Allergy Treatment

Whether you choose to utilize Allergy drops or injections we will treat for up to 20 allergens in a single set. Patients with more than 20 allergens would require a double set.
Once size does not fit all, but it is appropriate for most

Every allergy case is unique, and all pets respond to differently to immunotherapy. However, we do find that over 85% of patients, regardless of species, will go through our initial treatment protocol without issue, unless we are trying to build tolerance during the height of allergy season.  Should we have a patient that requires a different immunotherapy schedule, due to overstimulation, we are able to quickly and easily accommodate the needs of each allergic patient. Custom Immunotherapy protocols can be requested through our technical support team, by licensed veterinary staff only. No schedule adjustments can be provided directly to pet parents.

Allergy Drops

In recent years, sublingual immunotherapy (oral drops) has gained recognition as a viable alternative to allergy shots. Sublingual immunotherapy works in the same way as subcutaneous immunotherapy, by gradually building the body’s tolerance to the sensitizing allergens that are causing the patient’s symptoms.

Allergy drops are a safe and effective alternative for immunotherapy treatment, and the incidence of systemic reactions is extremely rare. Reactions can include increased pruritus, face-rubbing, GI upset or lethargy.

For pets and owners who are needle adverse, and for pets not able to tolerate allergy injections, allergy drops are an ideal treatment solution.

FREQUENCY AND EFFICACY
The frequency of dosing is essential to the success of allergy drops. Daily dosing provides constant stimulation of the key cells that are critical to building allergen tolerance and leads to symptom improvement. This is an important factor to consider when choosing allergy drops, because pet owners must be able to commit to the daily treatment schedule.

Allergy Injections

Allergy injections are a safe and effective option for immunotherapy treatment, and the incidence of systemic reactions is extremely rare. Reactions can include increased pruritus, local or generalized hives, GI upset, or lethargy.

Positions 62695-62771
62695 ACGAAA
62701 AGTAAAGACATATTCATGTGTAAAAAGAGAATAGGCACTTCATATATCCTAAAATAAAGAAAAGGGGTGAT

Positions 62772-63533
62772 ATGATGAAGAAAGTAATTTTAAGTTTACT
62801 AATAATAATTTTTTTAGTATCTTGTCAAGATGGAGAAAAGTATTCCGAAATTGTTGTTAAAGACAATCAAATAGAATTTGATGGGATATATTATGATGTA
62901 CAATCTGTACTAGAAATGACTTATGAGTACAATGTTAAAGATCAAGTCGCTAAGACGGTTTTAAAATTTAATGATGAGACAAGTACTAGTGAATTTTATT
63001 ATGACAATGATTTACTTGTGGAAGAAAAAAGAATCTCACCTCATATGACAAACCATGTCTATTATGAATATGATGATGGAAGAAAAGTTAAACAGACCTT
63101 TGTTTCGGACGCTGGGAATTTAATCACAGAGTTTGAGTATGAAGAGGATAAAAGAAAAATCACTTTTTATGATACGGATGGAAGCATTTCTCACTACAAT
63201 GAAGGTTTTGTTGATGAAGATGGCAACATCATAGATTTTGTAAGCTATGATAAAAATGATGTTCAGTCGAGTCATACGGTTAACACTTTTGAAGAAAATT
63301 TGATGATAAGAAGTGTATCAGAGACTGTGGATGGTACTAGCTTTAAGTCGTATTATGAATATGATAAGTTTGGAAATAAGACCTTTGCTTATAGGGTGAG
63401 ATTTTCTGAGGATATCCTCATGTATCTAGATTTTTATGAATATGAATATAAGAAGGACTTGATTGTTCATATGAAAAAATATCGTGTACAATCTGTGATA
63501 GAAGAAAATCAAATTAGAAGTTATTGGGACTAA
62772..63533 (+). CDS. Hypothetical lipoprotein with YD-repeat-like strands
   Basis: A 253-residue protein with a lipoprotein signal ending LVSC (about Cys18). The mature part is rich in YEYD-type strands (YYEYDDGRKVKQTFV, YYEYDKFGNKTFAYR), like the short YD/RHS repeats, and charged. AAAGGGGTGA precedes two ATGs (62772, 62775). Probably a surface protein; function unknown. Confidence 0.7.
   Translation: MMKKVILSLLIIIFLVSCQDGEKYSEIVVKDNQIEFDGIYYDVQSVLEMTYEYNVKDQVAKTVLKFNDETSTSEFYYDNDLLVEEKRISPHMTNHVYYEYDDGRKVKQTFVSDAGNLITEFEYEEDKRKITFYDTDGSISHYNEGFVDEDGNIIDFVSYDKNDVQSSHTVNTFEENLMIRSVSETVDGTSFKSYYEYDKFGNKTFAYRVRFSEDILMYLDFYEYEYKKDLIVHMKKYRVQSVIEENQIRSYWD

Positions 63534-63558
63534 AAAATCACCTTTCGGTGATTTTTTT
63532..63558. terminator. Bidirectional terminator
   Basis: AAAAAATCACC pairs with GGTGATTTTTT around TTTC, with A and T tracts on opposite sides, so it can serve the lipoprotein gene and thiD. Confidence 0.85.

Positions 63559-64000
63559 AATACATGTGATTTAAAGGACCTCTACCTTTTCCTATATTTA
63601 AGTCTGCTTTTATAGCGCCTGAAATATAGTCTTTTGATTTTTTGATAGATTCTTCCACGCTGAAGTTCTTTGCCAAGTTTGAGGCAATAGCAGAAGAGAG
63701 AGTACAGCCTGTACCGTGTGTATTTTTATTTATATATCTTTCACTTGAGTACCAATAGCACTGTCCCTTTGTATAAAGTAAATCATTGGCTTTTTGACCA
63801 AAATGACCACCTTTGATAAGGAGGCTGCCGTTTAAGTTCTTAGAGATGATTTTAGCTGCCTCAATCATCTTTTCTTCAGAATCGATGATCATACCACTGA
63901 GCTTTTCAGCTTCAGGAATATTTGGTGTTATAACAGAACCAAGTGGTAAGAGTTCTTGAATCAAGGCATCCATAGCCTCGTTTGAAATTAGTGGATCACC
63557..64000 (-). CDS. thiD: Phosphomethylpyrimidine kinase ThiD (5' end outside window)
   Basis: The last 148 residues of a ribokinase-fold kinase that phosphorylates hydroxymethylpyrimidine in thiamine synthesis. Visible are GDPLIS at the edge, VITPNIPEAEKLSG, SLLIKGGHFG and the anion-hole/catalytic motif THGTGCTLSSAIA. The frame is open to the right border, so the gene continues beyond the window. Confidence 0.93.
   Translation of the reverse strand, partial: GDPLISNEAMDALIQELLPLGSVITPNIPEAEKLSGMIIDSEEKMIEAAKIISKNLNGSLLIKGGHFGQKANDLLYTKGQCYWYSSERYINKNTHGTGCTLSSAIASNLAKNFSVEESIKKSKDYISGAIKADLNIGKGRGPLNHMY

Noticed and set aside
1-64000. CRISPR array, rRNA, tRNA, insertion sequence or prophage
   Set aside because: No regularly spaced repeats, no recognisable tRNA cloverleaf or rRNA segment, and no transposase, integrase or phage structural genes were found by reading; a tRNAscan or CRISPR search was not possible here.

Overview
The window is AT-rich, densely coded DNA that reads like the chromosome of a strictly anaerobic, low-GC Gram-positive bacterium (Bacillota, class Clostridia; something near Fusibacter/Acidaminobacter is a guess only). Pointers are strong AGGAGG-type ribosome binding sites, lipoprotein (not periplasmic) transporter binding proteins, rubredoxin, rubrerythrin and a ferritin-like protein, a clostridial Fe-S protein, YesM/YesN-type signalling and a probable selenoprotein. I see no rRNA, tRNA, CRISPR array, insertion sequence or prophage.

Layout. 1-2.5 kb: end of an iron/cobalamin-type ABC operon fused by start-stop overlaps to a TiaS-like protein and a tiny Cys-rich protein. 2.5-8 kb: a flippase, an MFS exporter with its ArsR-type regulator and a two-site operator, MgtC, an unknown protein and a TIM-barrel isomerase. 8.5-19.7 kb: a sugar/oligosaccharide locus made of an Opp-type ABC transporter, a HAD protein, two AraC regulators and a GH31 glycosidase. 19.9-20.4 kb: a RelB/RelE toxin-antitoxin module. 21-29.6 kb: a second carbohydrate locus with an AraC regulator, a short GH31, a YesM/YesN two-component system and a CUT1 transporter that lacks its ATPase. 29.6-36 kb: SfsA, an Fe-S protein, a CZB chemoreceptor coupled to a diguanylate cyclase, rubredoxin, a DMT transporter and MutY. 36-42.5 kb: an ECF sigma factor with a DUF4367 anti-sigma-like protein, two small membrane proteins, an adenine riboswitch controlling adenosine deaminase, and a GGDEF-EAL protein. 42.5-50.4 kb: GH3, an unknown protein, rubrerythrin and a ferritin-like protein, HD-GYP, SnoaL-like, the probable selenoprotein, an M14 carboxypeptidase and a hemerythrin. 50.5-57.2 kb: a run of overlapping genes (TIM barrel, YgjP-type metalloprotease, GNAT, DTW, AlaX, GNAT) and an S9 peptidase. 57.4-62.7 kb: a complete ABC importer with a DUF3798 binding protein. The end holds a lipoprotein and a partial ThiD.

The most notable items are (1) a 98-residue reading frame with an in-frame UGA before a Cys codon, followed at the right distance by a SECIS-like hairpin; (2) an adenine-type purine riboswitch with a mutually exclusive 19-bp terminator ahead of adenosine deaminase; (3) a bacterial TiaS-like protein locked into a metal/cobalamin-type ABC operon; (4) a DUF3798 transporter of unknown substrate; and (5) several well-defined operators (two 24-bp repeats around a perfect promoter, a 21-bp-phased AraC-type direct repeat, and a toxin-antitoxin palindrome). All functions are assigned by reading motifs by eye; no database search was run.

Pet owner compliance is an integral part of the success of our desensitization program. This includes following the injection schedule and keeping to any prescribed dietary changes.

Up to 80% of canines show improvement on allergen specific immunotherapy1.
Allergy injections are a safe and effective alternative for immunotherapy treatment, and the incidence of systemic reactions is extremely rare. Reactions can include increased pruritus, local or generalized hives, GI upset, or lethargy.

Pet owner compliance is an integral part of the success of our desensitization program. This includes following the injection schedule and keeping to any prescribed dietary changes.

1. B. Schnabl, S. V. Bettenay, K. Dow, R. S. Mueller. Results of allergen-specific immunotherapy in 117 dogs with atopic dermatitis. Veterinary Record. 2006; 158,81-85

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Treatment Success Rates

CRITERIA FOR TREATMENT SUCCESS
Start with the Comprehensive Allergy Test to identify all sensitizing allergens, including foods.
Make appropriate dietary changes. Treat underlying secondary infections.
Pet owner education; explain that full benefits from treatment could take up to a year to observe.
Communicate regularly with pet owner to check on pet’s progress and ensure owner compliance.
Call Technical Support for treatment modifications and adjustments if needed.
If treatment is working, do not stop!



Supportive Therapies

Reducing allergen exposure should always be one of the goals of an allergy management program. Currently avoidance is the only form of treatment for food allergies. For environmental allergies, less exposure to sensitizing allergens will help to alleviate symptoms. Unfortunately, avoidance measures are usually ineffective on atopic pets, since most environmental allergens surround us in the air. Most owners are not equipped to devote the time, effort and expense to achieve complete removal of offending allergens from the pet’s environment which is why immunotherapy should be considered.



Treatment Precautions

LOCAL REACTIONS ASSOCIATED WITH SHOTS
It is not unusual for animals to experience temporary soreness and swelling at the injection site. Removing excess antigen from the injection area with a moistened cloth following the injection can reduce local reactions. Massaging the injection site or applying a topical antihistamine can also alleviate these reactions. Decreasing the dosage or administering it at two sites may also be helpful.

SYSTEMIC REACTIONS FOR BOTH SHOTS AND DROPS
Adverse reactions are rarely seen, but animals should always be observed for at least 30 minutes after administering immunotherapy treatment. Serious systemic reactions include vomiting, diarrhea, lethargy, swelling around the face and head, and very rarely, anaphylaxis. In the event of a severe systemic reaction, immediate veterinary attention is required.